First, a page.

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SSL LANDLORD, LLC, et al., Plaintiffs and Appellants, v. COUNTY OF SAN MATEO, Defendant and Respondent.
Plaintiffs SSL Landlord, LLC, SSL Tenant, LLC, and Health Care Reit, Inc. (hereinafter collectively referred to as “Silverado”) appeal from a postjudgment order denying a motion for attorney fees under Revenue and Taxation Code sections 1611.6 and 5152.1 We affirm.
FACTUAL AND PROCEDURAL BACKGROUND
The order denying Silverado's request for attorney fees relates to its tax refund lawsuit which is the subject of an appeal resolved in a separate opinion. (See SSL Landlord, LLC v. County of San Mateo, 2019 WL 1771959 (April 23, 2019, A150878) [nonpub. opn.].) We set forth only those facts that are necessary to resolve this appeal.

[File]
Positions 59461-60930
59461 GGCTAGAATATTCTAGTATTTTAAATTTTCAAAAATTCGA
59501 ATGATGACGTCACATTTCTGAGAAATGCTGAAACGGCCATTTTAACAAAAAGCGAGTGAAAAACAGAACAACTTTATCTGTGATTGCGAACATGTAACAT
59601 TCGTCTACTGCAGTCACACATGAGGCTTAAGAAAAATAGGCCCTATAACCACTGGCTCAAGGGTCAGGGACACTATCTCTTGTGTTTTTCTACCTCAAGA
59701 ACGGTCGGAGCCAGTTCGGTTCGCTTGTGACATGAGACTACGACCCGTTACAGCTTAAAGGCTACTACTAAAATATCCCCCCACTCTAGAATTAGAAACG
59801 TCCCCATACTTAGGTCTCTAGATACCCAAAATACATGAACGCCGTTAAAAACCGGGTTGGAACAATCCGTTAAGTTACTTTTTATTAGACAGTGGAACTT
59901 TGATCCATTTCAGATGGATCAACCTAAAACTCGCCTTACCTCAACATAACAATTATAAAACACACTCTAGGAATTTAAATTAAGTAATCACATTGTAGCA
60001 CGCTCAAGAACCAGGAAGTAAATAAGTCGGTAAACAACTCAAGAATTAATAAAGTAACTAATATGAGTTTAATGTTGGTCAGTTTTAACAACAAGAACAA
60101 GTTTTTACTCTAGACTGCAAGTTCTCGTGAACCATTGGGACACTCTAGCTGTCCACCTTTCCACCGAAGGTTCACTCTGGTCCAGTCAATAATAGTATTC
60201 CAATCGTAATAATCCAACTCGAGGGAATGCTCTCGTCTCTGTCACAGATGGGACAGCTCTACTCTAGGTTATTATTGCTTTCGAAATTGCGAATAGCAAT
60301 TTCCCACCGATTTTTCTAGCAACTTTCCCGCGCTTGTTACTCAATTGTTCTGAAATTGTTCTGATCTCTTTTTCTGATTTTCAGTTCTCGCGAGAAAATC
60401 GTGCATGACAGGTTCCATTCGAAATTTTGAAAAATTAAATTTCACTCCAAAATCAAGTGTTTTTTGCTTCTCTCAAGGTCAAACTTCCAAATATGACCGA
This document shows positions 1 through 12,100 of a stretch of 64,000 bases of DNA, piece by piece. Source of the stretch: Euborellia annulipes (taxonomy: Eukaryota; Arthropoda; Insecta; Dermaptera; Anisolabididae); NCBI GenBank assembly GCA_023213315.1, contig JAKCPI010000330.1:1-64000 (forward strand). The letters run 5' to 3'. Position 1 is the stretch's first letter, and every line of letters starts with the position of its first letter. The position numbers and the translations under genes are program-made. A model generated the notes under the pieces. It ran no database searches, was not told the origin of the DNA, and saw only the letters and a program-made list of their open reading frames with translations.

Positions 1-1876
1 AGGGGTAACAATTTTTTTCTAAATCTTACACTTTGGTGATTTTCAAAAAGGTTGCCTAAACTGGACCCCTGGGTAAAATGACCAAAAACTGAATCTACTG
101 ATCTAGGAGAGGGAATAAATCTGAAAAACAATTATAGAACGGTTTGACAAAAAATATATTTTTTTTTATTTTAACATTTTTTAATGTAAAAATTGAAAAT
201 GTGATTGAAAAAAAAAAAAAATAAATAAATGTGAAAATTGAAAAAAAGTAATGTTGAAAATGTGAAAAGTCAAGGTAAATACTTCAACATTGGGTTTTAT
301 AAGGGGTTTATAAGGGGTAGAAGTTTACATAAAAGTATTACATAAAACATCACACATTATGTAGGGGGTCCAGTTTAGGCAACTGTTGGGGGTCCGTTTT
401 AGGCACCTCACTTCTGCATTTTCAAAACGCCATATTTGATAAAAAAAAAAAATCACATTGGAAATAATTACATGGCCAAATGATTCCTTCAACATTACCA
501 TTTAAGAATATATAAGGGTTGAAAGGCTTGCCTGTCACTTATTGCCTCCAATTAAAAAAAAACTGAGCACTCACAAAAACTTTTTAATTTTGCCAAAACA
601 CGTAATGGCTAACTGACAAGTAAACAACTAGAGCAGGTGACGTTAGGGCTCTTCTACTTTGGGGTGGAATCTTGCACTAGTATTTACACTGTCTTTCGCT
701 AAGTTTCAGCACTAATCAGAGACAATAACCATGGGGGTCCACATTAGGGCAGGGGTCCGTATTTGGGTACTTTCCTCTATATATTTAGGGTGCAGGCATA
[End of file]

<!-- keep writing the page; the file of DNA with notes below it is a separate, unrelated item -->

Silverado purchased an assisted living and memory care facility, known as the Silverado Senior Living Belmont Hills (property). The San Mateo County Assessor (Assessor) assessed the property's fair market value for property tax purposes at $ 26.4 million for the October 14, 2011 base year value assessment and the 2012/2013 regular assessment.
Silverado filed administrative appeals, seeking a refund of paid property taxes based on a challenge to the Assessor's valuation. Following a three-day hearing, the San Mateo County Assessment Appeals Board (Board) issued a 22-page decision in which it concluded the assessment value of $ 26.4 million was indicative of the fair market value of the subject property “based on the record in this matter.” The Board specifically found that the income approach analysis was the appropriate method for determining the fair market value of the subject property. “Using the income approach, an appraiser estimates ‘the future income stream a prospective purchaser could expect to receive from the enterprise and then discounts that amount to a present value by use of a capitalization rate.’ [Citations.] In other words, the fair market value of an income producing property is estimated as the present value of the property's expected future income stream.” (Elk Hills Power, LLC v. Board of Equalization (2013) 57 Cal.4th 593, 604–605, 160 Cal.Rptr.3d 387, 304 P.3d 1052 (Elk Hills Power ).)